OGDEN — As expected, Weber County commissioners eliminated a controversial perk that allowed elected officials to get a payout on leaving office that has ranged up to $66,000 for the six who have benefited from it.

“It was bad policy and it’s self-serving and I’m glad it’s gone,” said Commissioner Jim Harvey. Only elected officials — not other county employees — had been able to tap seek the payouts, and Harvey, like fellow Commissioners Scott Jenkins and Gage Froerer, said benefits should apply equally to all classes of county workers.

The six who have benefited from the policy, approved in 2014, have collectively received $366,564.28. They include four former county commissioners, a former sheriff and a former county attorney.

Commissioners wrestled with the issue last August, approving a change to gradually phase out the policy provision allowing for payouts. But it reemerged last month after two officials who left office in January sought it, former Sheriff Terry Thompson and former County Commissioner James Ebert. It proved to be a thorny issue, generating calls and emails from Weber County residents opposed to the policy, according to Jenkins, and critical public comment at commission meetings.

Kerry Wayne, of Marriott-Slaterville, who has persistently hammered against the policy, said he understands the need for tax money to run government, tax hikes even. But he can’t understand “how these giveaways relate to responsible financial stability,” he told commissioners during the public comment portion of Tuesday’s meeting.

Lori Brinkerhoff, of Hooper, lamented “the lack of ethics” in the initial creation of the policy allowing payouts, equivalent to the five years worth of health benefits the officials would otherwise have been able to get.

“We understand you three were not on the commission at that time, and yet I appreciate your ethics now in seeking to reverse what was poor public policy,” she told commissioners, also during the public comment portion of the meeting.

Per the change, elected officials also won’t qualify for five years worth of health benefits after they leave, unless, per the broader policy, they’ve been with the county since before Jan. 1, 2008, among other requirements. They had been able to seek health benefits or the cash payout after just four years in elective office.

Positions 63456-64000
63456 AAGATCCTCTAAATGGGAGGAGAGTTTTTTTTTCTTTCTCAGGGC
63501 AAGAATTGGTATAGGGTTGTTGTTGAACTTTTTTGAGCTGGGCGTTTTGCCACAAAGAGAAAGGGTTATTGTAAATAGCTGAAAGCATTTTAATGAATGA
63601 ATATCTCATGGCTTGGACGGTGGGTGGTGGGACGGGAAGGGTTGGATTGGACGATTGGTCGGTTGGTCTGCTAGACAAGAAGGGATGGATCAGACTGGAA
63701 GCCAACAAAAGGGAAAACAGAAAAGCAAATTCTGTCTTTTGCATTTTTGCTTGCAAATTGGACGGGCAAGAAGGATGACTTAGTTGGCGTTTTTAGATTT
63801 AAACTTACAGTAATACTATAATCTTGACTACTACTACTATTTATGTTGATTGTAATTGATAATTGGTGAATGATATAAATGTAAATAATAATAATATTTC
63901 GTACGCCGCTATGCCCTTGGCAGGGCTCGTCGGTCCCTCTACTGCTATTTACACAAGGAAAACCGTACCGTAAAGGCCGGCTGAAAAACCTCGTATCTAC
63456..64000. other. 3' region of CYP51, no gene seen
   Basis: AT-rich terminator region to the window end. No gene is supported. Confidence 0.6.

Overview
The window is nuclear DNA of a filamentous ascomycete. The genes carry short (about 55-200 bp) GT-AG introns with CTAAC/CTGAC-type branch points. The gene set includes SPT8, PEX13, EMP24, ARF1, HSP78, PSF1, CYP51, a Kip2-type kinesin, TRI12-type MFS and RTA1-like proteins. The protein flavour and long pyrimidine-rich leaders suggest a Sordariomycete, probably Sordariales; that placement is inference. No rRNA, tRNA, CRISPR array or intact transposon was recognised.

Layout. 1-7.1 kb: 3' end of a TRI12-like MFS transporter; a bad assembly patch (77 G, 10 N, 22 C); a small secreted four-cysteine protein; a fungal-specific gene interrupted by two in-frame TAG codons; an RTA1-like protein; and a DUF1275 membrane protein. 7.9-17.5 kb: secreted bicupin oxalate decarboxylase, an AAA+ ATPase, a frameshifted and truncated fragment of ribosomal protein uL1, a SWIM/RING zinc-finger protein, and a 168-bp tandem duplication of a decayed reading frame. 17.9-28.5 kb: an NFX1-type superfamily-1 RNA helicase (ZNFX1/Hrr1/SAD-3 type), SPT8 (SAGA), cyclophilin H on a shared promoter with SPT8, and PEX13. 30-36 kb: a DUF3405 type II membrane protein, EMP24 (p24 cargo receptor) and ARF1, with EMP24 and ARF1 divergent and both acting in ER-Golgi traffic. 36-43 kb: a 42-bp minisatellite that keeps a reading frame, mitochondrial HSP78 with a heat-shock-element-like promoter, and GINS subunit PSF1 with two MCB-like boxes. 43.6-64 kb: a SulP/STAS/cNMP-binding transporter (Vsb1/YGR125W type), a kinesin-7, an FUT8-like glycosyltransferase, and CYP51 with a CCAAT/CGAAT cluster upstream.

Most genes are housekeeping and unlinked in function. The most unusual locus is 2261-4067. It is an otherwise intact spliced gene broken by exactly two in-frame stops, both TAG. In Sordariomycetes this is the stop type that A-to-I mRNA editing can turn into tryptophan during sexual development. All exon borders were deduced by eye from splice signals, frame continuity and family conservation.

The rationale for the payout provision has never been publicly articulated by anyone with firsthand knowledge of it. Former County Commissioners Jan Zogmaister, Matt Bell and Kerry Gibson, who all received payouts, created the provision but haven’t responded to Standard-Examiner queries on the matter.

Froerer asked Christopher Crockett, the deputy Weber County attorney, if he knew the reasoning. Crockett, in response, suggested looking in the minutes of the Oct. 14, 2014, commission meeting when the policy was approved, though he’s reviewed them and not found answers.

Also Tuesday, officials approved agreements with Ebert and Thompson, allowing cash payouts for them. They did so grudgingly, after Crockett advised commissioners that, per the policy in place before Tuesday’s action, the two recently departed officials were legally entitled to them.

Ebert and Thompson became “vested” — entitled to the payout — after they finished their terms of office in “good standing,” per language of the old policy, Crockett said.

The Weber County Human Resources office had sent blank agreements to Ebert and Thompson in early February giving them the option of getting payouts, as well as checks for the payout amounts. Both returned the paperwork, signed.

The mailing of the two agreements, without prior approval by commissioners, spurred another line of discussion at Tuesday’s meeting.

“Being sent without the permission of the commissioners, that’s north of a $100,000 mistake,” Toby Mileski, of Pleasant View, said during the public comment portion of Tuesday’s gathering. Thompson is entitled to $51,898.80, per the old policy, while Ebert is entitled to $64,495.20.

Sarah Swan, Weber County’s human resources director, has said her office followed standard procedure in mailing the agreements and checks before bringing the paperwork to commissioners’ attention. But it bothered Froerer, at least.

“It seems just backwards to do something after the checks have been signed,” he said.

Paige Greenhalgh, who handles payroll in the human resources office, said in response that the procedure has been changed. From here on out, payouts on contractual matters will happen only after review by commissioners, she said. Greenhalgh appeared at Tuesday’s meeting in place of Swan, who was out of the office.

The payouts were $66,293.83 for Smith, $65,529.60 for Bell, $64,494.60 for Gibson and $53,852.25 for Zogmaister.

When his payout first came up for debate last month, Thompson, citing his 30 years of service in the sheriff’s office, said he had earned the benefit. Since then, neither he nor any other of the five payout recipients have responded to Standard-Examiner queries seeking comment on the issue.

Contact reporter Tim Vandenack at tvandenack@standard.net, follow him on Twitter at @timvandenack or like him on Facebook at Facebook.com/timvandenackreporter.

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